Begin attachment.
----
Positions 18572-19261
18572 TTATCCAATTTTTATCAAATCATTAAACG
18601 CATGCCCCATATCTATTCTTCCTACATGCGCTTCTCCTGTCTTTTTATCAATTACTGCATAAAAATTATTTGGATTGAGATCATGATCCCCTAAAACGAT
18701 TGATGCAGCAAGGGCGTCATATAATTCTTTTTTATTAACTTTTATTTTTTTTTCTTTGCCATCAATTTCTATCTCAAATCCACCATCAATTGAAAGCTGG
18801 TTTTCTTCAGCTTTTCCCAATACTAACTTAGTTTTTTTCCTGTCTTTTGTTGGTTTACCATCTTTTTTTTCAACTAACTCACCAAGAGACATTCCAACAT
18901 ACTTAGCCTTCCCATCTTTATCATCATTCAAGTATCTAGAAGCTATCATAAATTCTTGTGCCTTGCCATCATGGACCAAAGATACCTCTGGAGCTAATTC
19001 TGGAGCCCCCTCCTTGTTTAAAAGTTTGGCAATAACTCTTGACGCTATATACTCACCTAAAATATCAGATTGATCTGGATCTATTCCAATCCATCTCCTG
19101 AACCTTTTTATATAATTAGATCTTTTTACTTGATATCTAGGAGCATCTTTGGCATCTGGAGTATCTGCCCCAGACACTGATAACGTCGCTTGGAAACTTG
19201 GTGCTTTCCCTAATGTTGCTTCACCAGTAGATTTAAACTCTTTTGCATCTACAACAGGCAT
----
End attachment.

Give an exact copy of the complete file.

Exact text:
Positions 18572-19261
18572 TTATCCAATTTTTATCAAATCATTAAACG
18601 CATGCCCCATATCTATTCTTCCTACATGCGCTTCTCCTGTCTTTTTATCAATTACTGCATAAAAATTATTTGGATTGAGATCATGATCCCCTAAAACGAT
18701 TGATGCAGCAAGGGCGTCATATAATTCTTTTTTATTAACTTTTATTTTTTTTTCTTTGCCATCAATTTCTATCTCAAATCCACCATCAATTGAAAGCTGG
18801 TTTTCTTCAGCTTTTCCCAATACTAACTTAGTTTTTTTCCTGTCTTTTGTTGGTTTACCATCTTTTTTTTCAACTAACTCACCAAGAGACATTCCAACAT
18901 ACTTAGCCTTCCCATCTTTATCATCATTCAAGTATCTAGAAGCTATCATAAATTCTTGTGCCTTGCCATCATGGACCAAAGATACCTCTGGAGCTAATTC
19001 TGGAGCCCCCTCCTTGTTTAAAAGTTTGGCAATAACTCTTGACGCTATATACTCACCTAAAATATCAGATTGATCTGGATCTATTCCAATCCATCTCCTG
19101 AACCTTTTTATATAATTAGATCTTTTTACTTGATATCTAGGAGCATCTTTGGCATCTGGAGTATCTGCCCCAGACACTGATAACGTCGCTTGGAAACTTG
19201 GTGCTTTCCCTAATGTTGCTTCACCAGTAGATTTAAACTCTTTTGCATCTACAACAGGCAT